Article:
The Google Maps API is truly an international product


The Google Maps API is truly an international product with coverage from Hanoi, Vietnam to Lahore, Pakistan and everywhere in between. Like the extensive coverage of Google Maps (thanks in part to user generated edits via Google Map Maker), our developer community is internationally extensive as well! Google developers exist in just about every country and our Google Technology User Groups (GTUGs) have over 253 chapters around the world! To celebrate the global nature of Google Geo APIs and its developers, this month we’ve decided to highlight five great Geo API implementations from developers aus Deutschland! (that’s ‘from Germany’ for non-German speakers 🙂

Street View Live from Lufthansa

Lufthansa, Germany’s national airline, flies to many destinations in Europe. To help travelers discover Europe and encourage them to plan a vacation, Lufthansa has plotted all their destinations out on a map and linked them to famous spots via the Street View API. For example, by clicking on the Paris icon, users will be taken to Street View imagery of the Eiffel Tower to entice them to travel to the City of Lights., built by Toursprung from Austria and Germany, allows cyclist to view and share bicycling routes from all over the world. Users can rate routes, mark their favorites, send the GPS coordinates to a mobile device, suggest changes to routes, and even share the routes on social media sites. Each route includes details about the distance, surfaces, and difficulty. To help cyclists better understand the terrain the site has an interactive elevation bar. A similar effect can be achieved using the Google Elevation API.

McDonalds Store Locator


The German online destination for McDonald’s features a very nice store locator built on the Google Maps API. Very similar to another store locator built by German company, Hugo Boss, this store locator uses the map as both its background and focal point. The store locator also features custom icons, category filtering (24hr, wifi, drive through, etc), and custom controls.

Mare Verlag – Interactive World Map


Maps become very powerful when they are used to add geo context to information. German magazine, Mare, is using the Google Maps API to geotagged their stories and display them on a map. You can use the map to focus in on a particular part of the world and the application will populate the map with the stories that occurred in that region.

Munich S-Bahn Live Tracking on Google Maps



What’s great about this map is that it shows Munich S-Bahn transit system in real time as the trains travel through the city. There are clickable custom icons for each train, representing their line and when clicked on display stop information in an infowindow. The Google Maps API is a great solution for real-time asset tracking for both transit and business applications. To find out more about using asset tracking for business applications, visit the Google Geo Enterprise website.


The Changes in Bing Maps


Microsoft have made some changes to the look and feel of the site. So, it’s out with the old:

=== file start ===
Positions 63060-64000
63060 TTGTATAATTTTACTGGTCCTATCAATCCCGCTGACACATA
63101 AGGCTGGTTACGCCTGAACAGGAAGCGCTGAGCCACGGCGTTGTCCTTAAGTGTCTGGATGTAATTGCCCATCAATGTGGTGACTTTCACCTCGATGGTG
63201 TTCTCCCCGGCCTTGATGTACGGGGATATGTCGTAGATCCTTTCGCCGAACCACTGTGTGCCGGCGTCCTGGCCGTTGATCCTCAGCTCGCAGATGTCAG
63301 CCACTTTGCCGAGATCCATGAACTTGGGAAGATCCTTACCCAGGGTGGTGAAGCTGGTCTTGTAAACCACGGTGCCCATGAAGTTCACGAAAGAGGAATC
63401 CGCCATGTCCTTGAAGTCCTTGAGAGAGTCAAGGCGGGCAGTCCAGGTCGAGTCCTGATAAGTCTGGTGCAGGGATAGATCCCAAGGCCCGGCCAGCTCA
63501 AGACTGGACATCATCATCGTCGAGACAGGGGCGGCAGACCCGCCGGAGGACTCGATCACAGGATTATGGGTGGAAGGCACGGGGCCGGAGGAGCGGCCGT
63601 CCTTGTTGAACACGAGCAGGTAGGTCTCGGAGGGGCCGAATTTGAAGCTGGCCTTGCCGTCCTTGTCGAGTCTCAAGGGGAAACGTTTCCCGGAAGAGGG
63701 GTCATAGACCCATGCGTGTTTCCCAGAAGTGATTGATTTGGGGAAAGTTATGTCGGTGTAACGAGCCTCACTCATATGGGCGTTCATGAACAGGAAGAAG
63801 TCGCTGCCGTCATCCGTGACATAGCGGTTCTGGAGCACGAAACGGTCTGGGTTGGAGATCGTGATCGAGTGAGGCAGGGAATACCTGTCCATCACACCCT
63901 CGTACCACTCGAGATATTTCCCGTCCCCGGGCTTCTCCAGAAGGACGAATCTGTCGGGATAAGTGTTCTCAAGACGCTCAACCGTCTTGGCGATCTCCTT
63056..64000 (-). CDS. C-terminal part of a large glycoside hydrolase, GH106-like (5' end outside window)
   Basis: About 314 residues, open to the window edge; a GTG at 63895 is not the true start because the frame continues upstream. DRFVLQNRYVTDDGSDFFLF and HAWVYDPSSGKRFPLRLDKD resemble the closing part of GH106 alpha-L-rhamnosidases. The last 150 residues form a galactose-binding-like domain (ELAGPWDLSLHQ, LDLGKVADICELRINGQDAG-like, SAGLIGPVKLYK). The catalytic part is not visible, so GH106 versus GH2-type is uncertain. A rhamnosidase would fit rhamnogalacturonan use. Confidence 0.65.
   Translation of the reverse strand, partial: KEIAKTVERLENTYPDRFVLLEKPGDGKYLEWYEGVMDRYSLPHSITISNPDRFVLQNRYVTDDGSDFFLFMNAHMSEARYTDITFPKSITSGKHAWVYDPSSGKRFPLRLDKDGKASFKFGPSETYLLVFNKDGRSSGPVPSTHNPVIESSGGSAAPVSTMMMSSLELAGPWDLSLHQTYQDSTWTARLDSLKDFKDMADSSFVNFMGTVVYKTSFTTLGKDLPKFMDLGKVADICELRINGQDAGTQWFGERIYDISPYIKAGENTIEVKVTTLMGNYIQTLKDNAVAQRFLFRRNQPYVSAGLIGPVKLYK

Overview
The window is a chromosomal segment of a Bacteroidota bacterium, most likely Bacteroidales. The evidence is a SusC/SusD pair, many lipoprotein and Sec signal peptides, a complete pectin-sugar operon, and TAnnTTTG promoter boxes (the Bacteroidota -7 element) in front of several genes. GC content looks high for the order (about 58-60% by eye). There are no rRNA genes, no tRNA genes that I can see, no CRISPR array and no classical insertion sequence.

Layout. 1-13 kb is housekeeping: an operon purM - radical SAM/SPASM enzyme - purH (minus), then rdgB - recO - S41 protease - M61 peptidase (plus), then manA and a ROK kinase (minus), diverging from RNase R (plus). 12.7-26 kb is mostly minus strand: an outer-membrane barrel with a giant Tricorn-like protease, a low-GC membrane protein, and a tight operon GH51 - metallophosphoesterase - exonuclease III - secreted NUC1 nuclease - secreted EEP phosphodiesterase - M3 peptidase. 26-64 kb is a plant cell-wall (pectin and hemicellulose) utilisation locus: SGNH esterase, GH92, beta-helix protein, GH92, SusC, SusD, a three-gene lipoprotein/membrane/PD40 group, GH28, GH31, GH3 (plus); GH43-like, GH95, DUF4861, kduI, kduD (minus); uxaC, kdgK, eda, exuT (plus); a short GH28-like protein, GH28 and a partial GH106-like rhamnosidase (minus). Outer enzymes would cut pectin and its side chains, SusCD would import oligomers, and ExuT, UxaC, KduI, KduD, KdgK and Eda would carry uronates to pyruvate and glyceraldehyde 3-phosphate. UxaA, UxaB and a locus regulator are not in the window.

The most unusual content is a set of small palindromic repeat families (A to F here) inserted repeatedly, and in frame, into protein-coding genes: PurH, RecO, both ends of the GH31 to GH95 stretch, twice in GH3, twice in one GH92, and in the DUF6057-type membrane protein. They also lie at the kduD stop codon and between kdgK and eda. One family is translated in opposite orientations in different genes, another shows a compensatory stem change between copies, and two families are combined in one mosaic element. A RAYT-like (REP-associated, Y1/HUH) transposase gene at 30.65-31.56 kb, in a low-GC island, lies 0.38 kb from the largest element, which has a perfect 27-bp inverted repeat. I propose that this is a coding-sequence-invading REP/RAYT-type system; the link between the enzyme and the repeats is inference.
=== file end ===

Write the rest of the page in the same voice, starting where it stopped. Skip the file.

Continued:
And in with the new:


The compass and zoom buttons are now overlaid as buttons on the map image rather than being in the toolbar header, and have been placed on the right hand side and made more prominent.

The breadcrumb trail has also been moved onto the map display itself, with a prominent target icon (displaying “World” in the screenshot above).

The streetside guy is still in the header although still doesn’t do anything yet (not if you’re in Europe, anyway).

However, the most interesting change for me is that the map styles themselves have been split into two separate dropdown categories – “road style” maps (Road, Ordnance Survey, Collins Bartholomew) and “aerial style” maps (Birds’ eye, Aerial). What’s more, the “show angled view” checkbox is gone, and the aerial map styles have reverted to their old names of aerial (for the top down imagery) and bird’s eye (for the oblique imagery).

This I think is a major improvement, and one which I hope feeds through into the Bing Maps AJAX v7 control soon. The problems with the old naming used on (and still used the API) are many:

Firstly, there is terminology – when users say “birdseye” what they mean is the oblique, low level photographic imagery. They don’t say “birdseye angled” and “birdseye not angled” to refer to top down aerial imagery. This makes it hard to establish exactly what mode is being referred to.

Then, there are legal issues. In Microsoft’s own terms of use, there are specific restrictions placed on the use of “bird’s eye imagery” – – but what they really mean is “birdseye angled view” (i.e. true birdseye), not what you get when you just click the “birdseye” button, which gives you aerial view unless you checked the angled view button.

There are also technical differences – you can’t display custom tile layers over birdseye angled views, whereas you can display them over birdseye non-angled views (i.e. aerial) for example.

Birdseye and Aerial are two different map styles so it’s good to see they are being treated, and named as such on (as they always used to be!). So, when are these changes coming to the AJAX API?